Should Christians Participate in Politics

In Hong Kong, it has been politically tense with the debate over whether Hong Kongers should have a say in who get nominated in the proposed “universal suffrage” in 2017. Hong Kong people in general want to have universal suffrage, the rights to vote for their own Chief Executive Officer and their Legislative Counsellors. The pan-democratic legislative counsellors have been pushing for it for decades, and finally it’s pretty much assure that we would at least get to vote for our CEO in 2017, however, the discussion now rest upon who actually decide who will get nominated and voted for. 

From the situation right now, Beijing is saying that its self-appointed nomination committee will nominate candidates for the election with 50% approval. 

The general population in Hong Kong and especially the pan-democratic parties are afraid that we would end up with candidates that we don’t want to vote for anyway, and thus is proposing citizen nomination, and a lower percentage of votes from the nomination committee rather than the 50%. I think we are going for maybe 30% of the Beijing appointed nomination committee vote. 

To push for what the pan-democratic called “real” universal suffrage, three men, Rev. Chu Yiu-ming , HKU Law Professor Benny Tai Yiu-ting , CUHK Sociology Professor Chan Kin-man,started the “Occupy Central with Peace and Love” movement. Which is basically a movement to literally hold rally and sit in at Central to ask for “real” universal suffrage. There is no seat in and rally yet, but they said there would be one if there wouldn’t be an election for Hong Kong CEO which abides by “international” standard.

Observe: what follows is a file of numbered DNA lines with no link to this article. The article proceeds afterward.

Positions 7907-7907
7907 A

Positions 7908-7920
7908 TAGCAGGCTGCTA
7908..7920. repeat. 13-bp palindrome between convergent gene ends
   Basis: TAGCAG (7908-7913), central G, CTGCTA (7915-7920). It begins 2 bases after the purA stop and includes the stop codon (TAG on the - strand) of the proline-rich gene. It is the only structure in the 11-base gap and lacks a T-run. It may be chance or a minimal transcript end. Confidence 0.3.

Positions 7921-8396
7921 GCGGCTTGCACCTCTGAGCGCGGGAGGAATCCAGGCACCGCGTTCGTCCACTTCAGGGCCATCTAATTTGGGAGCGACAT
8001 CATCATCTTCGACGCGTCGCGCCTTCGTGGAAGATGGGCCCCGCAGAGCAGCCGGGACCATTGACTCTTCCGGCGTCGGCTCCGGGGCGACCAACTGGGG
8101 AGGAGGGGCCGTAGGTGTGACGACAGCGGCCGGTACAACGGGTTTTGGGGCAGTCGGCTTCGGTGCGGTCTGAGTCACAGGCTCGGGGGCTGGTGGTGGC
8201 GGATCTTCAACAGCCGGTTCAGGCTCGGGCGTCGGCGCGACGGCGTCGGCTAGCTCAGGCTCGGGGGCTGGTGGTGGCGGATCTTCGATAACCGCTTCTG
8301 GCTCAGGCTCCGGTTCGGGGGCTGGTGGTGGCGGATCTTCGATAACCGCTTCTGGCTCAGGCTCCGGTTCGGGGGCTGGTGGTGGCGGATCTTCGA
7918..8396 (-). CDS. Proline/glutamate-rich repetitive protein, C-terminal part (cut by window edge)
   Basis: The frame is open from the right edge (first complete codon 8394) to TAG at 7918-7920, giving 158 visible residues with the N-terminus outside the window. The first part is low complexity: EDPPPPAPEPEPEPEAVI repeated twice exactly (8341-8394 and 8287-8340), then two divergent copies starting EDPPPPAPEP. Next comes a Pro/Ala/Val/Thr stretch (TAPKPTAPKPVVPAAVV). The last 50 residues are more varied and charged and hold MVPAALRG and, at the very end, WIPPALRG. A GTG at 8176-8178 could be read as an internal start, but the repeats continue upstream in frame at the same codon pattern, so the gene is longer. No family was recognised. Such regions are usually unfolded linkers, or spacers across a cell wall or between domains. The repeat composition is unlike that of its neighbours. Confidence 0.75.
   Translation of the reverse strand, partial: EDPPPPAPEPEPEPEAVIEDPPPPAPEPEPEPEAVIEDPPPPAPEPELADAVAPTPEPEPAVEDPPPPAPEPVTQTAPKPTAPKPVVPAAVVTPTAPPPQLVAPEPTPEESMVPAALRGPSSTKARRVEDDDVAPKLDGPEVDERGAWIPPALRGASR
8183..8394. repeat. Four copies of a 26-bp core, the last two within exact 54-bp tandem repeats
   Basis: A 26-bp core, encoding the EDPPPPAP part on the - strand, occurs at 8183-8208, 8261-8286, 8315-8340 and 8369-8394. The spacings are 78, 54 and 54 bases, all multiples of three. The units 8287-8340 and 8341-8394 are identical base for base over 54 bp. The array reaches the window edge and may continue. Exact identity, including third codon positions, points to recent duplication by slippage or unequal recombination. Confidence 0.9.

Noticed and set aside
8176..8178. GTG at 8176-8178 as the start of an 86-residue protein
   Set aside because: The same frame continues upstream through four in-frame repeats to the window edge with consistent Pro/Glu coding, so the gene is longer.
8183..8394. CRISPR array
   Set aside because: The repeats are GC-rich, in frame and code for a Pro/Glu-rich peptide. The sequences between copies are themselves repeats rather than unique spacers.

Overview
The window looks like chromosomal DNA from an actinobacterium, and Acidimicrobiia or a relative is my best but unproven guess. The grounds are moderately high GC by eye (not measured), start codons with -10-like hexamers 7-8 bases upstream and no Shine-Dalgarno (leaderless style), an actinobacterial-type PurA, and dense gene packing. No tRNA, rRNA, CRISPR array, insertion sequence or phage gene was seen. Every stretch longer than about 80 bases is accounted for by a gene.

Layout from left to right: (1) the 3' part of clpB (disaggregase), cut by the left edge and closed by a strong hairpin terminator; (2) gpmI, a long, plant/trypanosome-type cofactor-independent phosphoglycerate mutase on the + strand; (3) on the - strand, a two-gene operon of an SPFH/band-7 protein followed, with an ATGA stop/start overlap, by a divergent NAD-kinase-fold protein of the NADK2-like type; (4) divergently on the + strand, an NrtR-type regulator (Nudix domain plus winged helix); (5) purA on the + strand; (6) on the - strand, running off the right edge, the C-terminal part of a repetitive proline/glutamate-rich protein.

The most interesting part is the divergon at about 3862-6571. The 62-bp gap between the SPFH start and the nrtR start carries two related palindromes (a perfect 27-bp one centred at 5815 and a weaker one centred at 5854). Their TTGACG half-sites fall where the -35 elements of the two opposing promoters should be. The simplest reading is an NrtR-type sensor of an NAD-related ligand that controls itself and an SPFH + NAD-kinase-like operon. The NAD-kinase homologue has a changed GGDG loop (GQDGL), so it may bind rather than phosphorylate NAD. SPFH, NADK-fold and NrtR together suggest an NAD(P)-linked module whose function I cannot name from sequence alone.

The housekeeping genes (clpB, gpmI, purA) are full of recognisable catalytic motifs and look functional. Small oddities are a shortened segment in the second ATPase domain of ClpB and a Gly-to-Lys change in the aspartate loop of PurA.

All three of them are Christians and they are asking others to follow them, if necessary, to participate in civil disobedient. 

My church is a very politically lukewarm congregation and its leaders interpret Romans 13 that we, Christians should obey all authorities. 

The debate over universal suffrage and being for and against the government is so strong that it does drift people apart at church, especially when a group preaches their stance. Currently, the leaders do promote the “obey all authority” and don’t complain and voice out stance. I find that to be outrageous, we, Christians, no matter what our views are, should discuss these things so I really welcomed the political issue talk at church even though I do find it to be rather late. 

After the talk there was a Q & A session and a well-respected older brother asked, “Would Jesus occupy Central if He was here?” The speaker said, “No.” 

Another asked, “Is it problematic to be politically indifferent?” 

“No, there is no problem.” 

I found these questions to be very interesting. The second one seems to be very self-assuring. I am not too satisfied with the answers however but I understand that the speaker was in a difficult spot, but I wish he was more comprehensive and complete in his answer. 


3 thoughts on “Should Christians Participate in Politics

  1. I’ve been away from the internet some, so I never replied to this, even though it’s an issue that hits close to home. Allow me my belated reply. I do interpret Romans 13 as we Christians should obey earthly authority, unless we are told to do or not do something that directly contradicts the Bible. Therefore, as much as I hate saying it, I think Christians should not be in the Occupy movement, even if we can support the sentiment.